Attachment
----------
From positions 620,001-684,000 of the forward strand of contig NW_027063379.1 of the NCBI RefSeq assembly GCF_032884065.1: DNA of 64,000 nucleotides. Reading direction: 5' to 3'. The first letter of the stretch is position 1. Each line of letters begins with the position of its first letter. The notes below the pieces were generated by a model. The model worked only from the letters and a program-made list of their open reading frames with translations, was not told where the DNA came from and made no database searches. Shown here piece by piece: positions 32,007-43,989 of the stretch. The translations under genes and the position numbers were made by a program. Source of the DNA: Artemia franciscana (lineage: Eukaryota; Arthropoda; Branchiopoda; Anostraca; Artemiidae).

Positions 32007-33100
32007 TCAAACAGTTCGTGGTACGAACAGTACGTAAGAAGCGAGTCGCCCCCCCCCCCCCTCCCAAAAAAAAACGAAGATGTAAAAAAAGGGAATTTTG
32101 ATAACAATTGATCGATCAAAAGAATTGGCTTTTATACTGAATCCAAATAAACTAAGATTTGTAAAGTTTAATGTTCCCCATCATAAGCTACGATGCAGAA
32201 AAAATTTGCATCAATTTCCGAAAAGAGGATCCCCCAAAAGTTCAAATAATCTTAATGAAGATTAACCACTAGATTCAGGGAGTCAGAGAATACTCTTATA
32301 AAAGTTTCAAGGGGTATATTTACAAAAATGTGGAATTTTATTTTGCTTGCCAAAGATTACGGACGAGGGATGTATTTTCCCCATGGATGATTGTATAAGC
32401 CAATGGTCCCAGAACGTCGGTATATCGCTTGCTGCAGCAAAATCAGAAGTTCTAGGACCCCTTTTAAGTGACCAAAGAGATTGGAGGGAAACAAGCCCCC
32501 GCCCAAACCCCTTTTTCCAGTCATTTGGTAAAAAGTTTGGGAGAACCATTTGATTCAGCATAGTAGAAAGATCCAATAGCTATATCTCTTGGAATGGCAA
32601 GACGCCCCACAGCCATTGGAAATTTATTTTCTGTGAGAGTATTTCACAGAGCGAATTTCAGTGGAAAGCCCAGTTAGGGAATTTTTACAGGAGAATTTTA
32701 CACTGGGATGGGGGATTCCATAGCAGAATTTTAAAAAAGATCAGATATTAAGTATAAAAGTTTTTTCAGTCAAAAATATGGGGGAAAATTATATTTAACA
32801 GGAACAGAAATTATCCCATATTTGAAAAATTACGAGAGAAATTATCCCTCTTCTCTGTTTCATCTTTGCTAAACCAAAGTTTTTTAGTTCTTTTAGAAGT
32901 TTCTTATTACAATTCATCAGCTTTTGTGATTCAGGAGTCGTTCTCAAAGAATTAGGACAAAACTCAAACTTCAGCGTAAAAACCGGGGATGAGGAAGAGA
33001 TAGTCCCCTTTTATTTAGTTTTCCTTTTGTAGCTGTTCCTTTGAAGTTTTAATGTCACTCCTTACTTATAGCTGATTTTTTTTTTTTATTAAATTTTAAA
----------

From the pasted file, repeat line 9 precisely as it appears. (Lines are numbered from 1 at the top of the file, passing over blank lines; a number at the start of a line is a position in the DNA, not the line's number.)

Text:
32601 GACGCCCCACAGCCATTGGAAATTTATTTTCTGTGAGAGTATTTCACAGAGCGAATTTCAGTGGAAAGCCCAGTTAGGGAATTTTTACAGGAGAATTTTA